INSKEEP: OK. This makes perfect sense to me because we should remember it's a democracy, meaning that the people who are in the government, they work for you. They work for me. We're the boss. And so we have the right to get information from them if they are able to share it, if it's not classified. Are you saying that, even if there are White House aides who signed an NDA, it is unenforceable, it means nothing?

MOSS: Yes, absolutely. And it seems, you know, at least based on the media reports and what we've heard over the last few months - I know The Washington Post did a piece on it back in March - that there were these basically pro forma NDAs that the Trump administration had people sign in 2017. Don McGahn basically told people to sign it to assuage the president's ego even though they were not going to be enforceable. And they wouldn't. As a matter of law, they'd be thrown out as unenforceable. They conflict completely with the existing case law. It simply is not viable.

INSKEEP: But in this case, we have the Trump campaign that says that Manigault Newman had an NDA that she signed with them. So this is an outside-of-government entity. And they are filing for arbitration, meaning that she might be forced to pay some kind of penalty. Is that legal?

MOSS: Yeah. So this is interesting. This is what, in the legal community, we call a case of first impression. I'm not aware of anyone ever trying this. This is a nice innovative move by the Trump campaign. They're trying to take their campaign-era NDA, which absolutely applies to anything Omarosa has talked about in her book or in public interviews regarding her time on the campaign or during the transition, and they're trying to extend it to cover her time in the White House. To my knowledge, no political campaign has ever attempted this particular legal maneuver. And no one knows for sure how the courts would view it because if the arbitrator concludes that that NDA can encompass what Omarosa is talking about from her time in the White House, it would basically circumvent 40 years of existing case law with respect to the First Amendment rights of former federal employees.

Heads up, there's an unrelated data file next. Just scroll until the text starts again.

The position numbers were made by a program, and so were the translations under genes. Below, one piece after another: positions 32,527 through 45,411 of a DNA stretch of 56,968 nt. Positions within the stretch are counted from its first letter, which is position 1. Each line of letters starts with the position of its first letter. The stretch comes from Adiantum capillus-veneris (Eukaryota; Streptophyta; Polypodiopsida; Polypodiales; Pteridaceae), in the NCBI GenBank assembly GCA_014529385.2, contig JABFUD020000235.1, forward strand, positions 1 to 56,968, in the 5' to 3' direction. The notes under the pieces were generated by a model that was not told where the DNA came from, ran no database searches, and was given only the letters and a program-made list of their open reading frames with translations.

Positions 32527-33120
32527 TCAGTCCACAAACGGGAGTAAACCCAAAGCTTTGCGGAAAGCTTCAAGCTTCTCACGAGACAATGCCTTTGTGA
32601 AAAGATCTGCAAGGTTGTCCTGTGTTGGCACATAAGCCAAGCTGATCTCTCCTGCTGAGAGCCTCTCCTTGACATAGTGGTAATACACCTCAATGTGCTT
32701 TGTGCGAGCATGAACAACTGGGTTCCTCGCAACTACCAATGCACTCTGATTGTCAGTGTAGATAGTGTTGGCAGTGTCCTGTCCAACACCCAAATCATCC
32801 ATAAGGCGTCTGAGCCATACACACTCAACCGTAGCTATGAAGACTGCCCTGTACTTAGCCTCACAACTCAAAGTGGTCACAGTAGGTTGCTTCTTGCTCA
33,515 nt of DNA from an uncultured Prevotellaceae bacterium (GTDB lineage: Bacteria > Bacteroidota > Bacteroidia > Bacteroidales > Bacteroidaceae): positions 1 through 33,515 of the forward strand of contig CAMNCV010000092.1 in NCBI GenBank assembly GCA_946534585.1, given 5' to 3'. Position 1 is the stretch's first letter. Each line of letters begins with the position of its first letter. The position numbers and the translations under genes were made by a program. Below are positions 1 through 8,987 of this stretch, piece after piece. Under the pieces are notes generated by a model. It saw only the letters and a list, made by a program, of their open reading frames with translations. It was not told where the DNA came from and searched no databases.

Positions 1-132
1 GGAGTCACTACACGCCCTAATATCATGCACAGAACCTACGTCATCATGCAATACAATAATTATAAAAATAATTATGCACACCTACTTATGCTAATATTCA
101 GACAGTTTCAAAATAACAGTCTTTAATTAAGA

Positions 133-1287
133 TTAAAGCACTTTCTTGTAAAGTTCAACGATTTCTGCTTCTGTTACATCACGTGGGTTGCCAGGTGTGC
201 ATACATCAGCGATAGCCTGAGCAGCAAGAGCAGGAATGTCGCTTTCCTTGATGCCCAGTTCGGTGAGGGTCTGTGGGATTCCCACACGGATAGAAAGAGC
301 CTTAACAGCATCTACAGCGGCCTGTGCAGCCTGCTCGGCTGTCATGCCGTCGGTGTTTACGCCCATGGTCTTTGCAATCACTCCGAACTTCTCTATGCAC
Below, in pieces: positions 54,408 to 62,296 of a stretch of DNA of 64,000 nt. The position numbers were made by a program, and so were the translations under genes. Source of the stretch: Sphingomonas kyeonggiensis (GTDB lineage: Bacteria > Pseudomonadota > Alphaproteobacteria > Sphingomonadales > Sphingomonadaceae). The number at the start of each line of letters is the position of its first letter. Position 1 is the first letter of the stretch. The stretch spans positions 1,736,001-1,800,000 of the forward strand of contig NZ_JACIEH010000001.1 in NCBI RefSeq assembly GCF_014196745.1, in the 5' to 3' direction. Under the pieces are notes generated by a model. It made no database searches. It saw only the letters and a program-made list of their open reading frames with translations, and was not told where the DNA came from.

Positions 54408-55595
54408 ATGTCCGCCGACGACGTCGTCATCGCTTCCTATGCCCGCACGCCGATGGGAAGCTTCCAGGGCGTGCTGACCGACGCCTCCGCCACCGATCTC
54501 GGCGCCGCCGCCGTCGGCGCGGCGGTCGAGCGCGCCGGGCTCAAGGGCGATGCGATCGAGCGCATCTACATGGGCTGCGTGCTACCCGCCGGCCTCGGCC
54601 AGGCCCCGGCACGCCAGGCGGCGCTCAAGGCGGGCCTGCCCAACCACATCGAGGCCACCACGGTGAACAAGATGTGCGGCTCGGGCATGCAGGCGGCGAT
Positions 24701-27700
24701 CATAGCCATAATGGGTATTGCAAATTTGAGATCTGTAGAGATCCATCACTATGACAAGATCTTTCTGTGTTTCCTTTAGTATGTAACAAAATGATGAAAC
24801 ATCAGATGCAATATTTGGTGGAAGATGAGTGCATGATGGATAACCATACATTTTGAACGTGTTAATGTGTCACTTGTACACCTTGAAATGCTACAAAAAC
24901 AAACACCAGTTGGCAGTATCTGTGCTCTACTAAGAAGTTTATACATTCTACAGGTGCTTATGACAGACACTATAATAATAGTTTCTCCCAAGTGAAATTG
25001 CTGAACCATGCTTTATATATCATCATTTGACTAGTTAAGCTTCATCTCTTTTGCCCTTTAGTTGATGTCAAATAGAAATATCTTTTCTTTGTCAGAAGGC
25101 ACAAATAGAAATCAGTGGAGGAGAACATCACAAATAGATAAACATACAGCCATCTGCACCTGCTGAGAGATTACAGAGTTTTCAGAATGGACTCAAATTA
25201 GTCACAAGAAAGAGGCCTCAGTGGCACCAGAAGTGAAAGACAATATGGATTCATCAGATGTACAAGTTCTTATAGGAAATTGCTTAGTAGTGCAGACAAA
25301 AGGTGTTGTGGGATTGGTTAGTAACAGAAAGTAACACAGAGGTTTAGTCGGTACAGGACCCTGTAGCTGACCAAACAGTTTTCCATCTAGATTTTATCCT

INSKEEP: OK. If that arbitrator were to rule against her, how much trouble could she be in?

MOSS: If she loses that case, she's going to face significant monetary damages. But in the end, even if the campaign loses this fight, this is really about intimidation. This is about trying to put a warning shot out to anybody else who used to be part of the Trump inner circle and worked in the White House. Don't you dare step out of line. You better keep your mouth shut.

INSKEEP: OK. Bradley Moss, thanks very much.

MOSS: Absolutely. Have a good morning.

INSKEEP: Bradley Moss is an attorney who specializes in government transparency and national security. He's also been writing for the blog Lawfare.